On the surface (ha) it appears that very low-friction materials are also highly rigid. For example, many gemstones can be polished to be incredibly smooth, and so can some metals. But none of those can survive much torsion without losing their smooth surface (i.e. fracturing, wrinkling). I can't think of any good examples of a low-friction material that is very flexible on a small scale. Is there a direct relation between the two, or is it simply less common to find/create a material that is both very flexible and nearly friction-less?
Yes, there is a broad correlation of inverse proportionality between rigidity/hardness and the ability of such a surface to generate friction.
Imagine a stylus sliding over a soft, rubbery surface. The stylus will indent the rubber surface somewhat (depending on force applied, of course) and this will make it harder to drag the stylus over the surface. Contrast this with a stylus sliding over a hard surface like glass: there is virtually no indentation and it's much easier to slide the stylus over the surface.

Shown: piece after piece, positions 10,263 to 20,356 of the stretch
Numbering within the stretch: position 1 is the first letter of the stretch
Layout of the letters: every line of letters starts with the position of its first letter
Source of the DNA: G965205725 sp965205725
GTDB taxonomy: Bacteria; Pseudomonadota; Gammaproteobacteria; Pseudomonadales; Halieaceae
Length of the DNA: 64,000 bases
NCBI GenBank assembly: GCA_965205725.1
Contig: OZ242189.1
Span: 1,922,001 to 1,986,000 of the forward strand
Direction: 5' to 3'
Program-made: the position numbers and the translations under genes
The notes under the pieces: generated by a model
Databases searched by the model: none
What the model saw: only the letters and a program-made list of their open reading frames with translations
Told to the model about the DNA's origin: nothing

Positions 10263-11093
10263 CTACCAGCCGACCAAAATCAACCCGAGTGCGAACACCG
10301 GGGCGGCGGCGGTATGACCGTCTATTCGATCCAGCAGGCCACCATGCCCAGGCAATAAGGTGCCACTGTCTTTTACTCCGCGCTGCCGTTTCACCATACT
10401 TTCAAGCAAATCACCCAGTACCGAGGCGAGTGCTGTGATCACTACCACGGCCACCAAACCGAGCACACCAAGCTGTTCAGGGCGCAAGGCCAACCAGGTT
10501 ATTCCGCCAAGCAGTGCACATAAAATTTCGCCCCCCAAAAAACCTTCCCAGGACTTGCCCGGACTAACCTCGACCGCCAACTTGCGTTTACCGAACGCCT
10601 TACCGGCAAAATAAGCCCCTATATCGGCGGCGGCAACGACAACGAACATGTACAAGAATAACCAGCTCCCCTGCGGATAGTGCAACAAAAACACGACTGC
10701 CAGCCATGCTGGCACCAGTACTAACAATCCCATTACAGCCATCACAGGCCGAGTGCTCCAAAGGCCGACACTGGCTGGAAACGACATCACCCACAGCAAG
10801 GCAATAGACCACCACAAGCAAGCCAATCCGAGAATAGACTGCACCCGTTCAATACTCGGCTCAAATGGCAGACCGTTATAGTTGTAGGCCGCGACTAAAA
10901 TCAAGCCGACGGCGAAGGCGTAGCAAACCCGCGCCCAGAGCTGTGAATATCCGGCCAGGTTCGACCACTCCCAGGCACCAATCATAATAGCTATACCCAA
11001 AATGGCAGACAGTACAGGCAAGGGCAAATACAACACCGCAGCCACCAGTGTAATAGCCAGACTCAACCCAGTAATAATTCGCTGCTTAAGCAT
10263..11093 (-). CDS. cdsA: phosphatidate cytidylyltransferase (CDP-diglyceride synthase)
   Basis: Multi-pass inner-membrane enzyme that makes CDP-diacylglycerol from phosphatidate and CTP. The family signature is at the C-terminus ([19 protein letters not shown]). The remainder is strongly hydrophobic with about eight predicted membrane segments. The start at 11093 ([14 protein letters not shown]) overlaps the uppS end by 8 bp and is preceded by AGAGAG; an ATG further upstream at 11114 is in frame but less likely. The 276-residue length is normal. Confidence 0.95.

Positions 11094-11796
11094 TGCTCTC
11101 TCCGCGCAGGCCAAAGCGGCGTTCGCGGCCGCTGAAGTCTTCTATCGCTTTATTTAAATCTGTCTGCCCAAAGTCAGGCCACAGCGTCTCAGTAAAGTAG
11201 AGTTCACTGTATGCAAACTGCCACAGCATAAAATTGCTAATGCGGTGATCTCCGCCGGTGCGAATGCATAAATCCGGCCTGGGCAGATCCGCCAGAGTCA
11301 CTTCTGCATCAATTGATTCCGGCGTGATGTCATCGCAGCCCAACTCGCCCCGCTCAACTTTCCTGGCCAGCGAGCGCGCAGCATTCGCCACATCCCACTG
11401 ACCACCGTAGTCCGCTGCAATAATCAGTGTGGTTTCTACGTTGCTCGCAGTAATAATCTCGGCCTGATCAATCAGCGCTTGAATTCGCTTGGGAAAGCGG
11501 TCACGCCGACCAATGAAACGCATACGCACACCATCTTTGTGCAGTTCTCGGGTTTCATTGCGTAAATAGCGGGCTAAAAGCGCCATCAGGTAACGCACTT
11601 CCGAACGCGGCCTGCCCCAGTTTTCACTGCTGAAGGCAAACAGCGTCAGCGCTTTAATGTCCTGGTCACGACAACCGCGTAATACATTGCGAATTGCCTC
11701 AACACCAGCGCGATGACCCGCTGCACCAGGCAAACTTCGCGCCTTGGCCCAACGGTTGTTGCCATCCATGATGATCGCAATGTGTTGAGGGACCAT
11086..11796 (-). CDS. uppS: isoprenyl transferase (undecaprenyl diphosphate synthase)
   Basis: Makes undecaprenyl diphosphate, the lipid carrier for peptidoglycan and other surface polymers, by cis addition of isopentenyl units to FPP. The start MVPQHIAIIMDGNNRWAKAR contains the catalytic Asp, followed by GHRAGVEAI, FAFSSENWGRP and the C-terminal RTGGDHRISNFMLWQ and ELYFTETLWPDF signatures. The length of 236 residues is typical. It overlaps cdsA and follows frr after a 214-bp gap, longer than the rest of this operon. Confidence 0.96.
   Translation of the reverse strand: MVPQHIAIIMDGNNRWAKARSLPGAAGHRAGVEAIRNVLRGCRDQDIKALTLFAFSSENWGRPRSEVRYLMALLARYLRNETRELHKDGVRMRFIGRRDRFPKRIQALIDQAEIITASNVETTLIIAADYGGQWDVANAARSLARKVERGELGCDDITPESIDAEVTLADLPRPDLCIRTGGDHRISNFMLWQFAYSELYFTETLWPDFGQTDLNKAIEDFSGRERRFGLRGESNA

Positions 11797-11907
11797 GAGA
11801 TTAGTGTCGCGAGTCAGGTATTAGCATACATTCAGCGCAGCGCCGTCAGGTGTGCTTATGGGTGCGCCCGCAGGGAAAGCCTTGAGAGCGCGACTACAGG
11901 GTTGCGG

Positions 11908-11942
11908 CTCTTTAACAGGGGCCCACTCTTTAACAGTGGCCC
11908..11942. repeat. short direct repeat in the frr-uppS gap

Now imagine that instead of a stylus we use sanding paper. In that case there are hundreds of 'styli' per unit of area but the principle remains the same: the 'styli' will indent a soft surface much more than a hard, rigid one. So the softer surface tends to show higher friction forces.
This also explains why friction forces $F_f$ depend on the normal force, for static friction roughly in accordance with:
where $\mu_s$ is the static coefficient of friction and $F_N$ the normal force.
Higher normal forces cause deeper indentation and thus higher interaction (friction).